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This Month in History
Compiled by Drew Ingersoll

July 3, 1996: Boris Yeltsin defeats Gennady Zyuganov in a run-off of the Russian presidential election.

Heading into the June 16, 1996, presidential election, incumbent Boris Yeltsin’s chances for reelection looked slim. The skyrocketing infl ation and disintegrating social services that had made life more difficult for most Russians helped presidential challenger and Communist Party leader Gennady Zyuganov garner popular support with a strong grassroots campaign. When the first round of balloting left neither candidate with the absolute majority required for victory, a run-off election was scheduled. The Yelstsin campaign secured the backing of key players who bankrolled his campaign and guaranteed positive media coverage. Yeltsin also received a boost from the announcement of a $10 billion loan to the Russian government from the International Monetary Fund. In the run-off on July 3,
Yeltsin won 53.8% of the vote to Zyuganov’s 40.3%, with the remainder of voters casting ballots “against all.” 

July 3-5, 1917: July Days Riots in Petrograd

The spontaneous pro-Soviet demonstration occurred on the streets of Petrograd when discontented workers started protests against the Russian Provisional Government. The news of a failed military off ensive on the World War I battlefield infl amed the already intense anti-war feelings among the populace. The Bolsheviks, led by Vladimir Lenin, took the opportunity to stir support for the revolution, promising “peace, land, and bread” under a communist system. The insurrection came to an end, however, when troops loyal to the Provisional Government were dispatched. Following the end of the riots, arrests of leading Bolsheviks were called for, prompting Lenin to flee to Finland.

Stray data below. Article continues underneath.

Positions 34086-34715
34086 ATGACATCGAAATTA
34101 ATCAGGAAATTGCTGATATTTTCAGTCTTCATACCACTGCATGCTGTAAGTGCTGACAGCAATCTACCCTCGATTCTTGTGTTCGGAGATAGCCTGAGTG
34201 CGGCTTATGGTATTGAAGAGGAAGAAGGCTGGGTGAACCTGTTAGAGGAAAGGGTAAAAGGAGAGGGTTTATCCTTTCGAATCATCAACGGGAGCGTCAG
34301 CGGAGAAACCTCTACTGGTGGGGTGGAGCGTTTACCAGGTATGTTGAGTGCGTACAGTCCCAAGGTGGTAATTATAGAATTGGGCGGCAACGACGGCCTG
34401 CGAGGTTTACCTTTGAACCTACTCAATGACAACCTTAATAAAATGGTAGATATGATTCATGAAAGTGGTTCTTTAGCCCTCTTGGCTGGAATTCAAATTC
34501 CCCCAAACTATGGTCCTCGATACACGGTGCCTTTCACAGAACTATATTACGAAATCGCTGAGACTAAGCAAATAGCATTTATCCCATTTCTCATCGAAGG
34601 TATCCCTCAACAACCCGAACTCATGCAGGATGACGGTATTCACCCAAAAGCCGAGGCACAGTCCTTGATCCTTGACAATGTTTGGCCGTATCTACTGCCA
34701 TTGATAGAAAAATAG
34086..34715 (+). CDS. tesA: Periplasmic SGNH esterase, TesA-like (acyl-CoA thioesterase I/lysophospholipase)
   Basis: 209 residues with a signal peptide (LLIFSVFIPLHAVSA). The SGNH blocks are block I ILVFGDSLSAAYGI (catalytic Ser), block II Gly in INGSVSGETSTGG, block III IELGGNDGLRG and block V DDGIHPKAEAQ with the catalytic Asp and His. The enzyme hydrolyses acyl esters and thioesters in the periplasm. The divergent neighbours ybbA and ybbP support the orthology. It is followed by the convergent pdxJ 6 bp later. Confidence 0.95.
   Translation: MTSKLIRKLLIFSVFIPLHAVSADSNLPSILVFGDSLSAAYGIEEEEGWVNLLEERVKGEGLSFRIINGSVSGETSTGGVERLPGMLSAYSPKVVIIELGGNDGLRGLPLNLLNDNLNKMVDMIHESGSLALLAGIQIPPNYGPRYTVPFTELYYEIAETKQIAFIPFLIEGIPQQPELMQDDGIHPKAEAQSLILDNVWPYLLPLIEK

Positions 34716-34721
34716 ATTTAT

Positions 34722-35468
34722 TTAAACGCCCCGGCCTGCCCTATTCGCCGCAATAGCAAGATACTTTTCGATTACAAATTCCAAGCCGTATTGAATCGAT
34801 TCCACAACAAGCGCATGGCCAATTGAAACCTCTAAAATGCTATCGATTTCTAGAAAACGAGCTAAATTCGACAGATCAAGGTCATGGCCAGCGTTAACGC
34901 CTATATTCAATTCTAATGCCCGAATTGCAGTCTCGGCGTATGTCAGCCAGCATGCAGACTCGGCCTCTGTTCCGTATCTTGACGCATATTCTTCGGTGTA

July 13, 1762: The Russian Imperial Guard seizes power from Peter III, declaring Catherine II Empress of Russia.

After marrying Grand Duke Peter in 1745, Catherine proved to be a powerful political figure in Russia, gaining many political allies. In July 1762, her husband, Peter, now tsar, committed the political error of retiring to Oranienbaum, leaving his ambitious wife in St. Petersburg. In a bloodless coup that was supported by the Imperial Guard, Peter was deposed and Catherine installed as ruler of Russia. Her accession manifesto justifi ed her succession by citing “unanimous election” by the nation. During her reign, which lasted from 1762 until her death in 1796, Catherine the Great was an example of the “enlightened despot.”

July 15, 1904: Anton Chekhov dies. 

July 17, 1918: Tsar Nicholas II is executed.

“If Medicine is my lawful wife, then Literature is my mistress,” said Anton Chekhov, who began writing short, humorous sketches and vignettes of contemporary Russian life to support himself and his family while attending school. After becoming a physician, he made little money, often dispensing treatment to the poor free of charge. He began to focus on writing, and aft er being commissioned to write his first play, Ivanov, he went on to author many other classics including Uncle Vanya and The Cherry Orchard. Always modest, Chekhov could hardly have imagined the extent of his posthumous reputation. Ovations for The Cherry Orchard in the year of his death demonstrated the heights to which he had risen in the esteem of the Russian public — he had become second in literary celebrity only to Lev Tolstoy.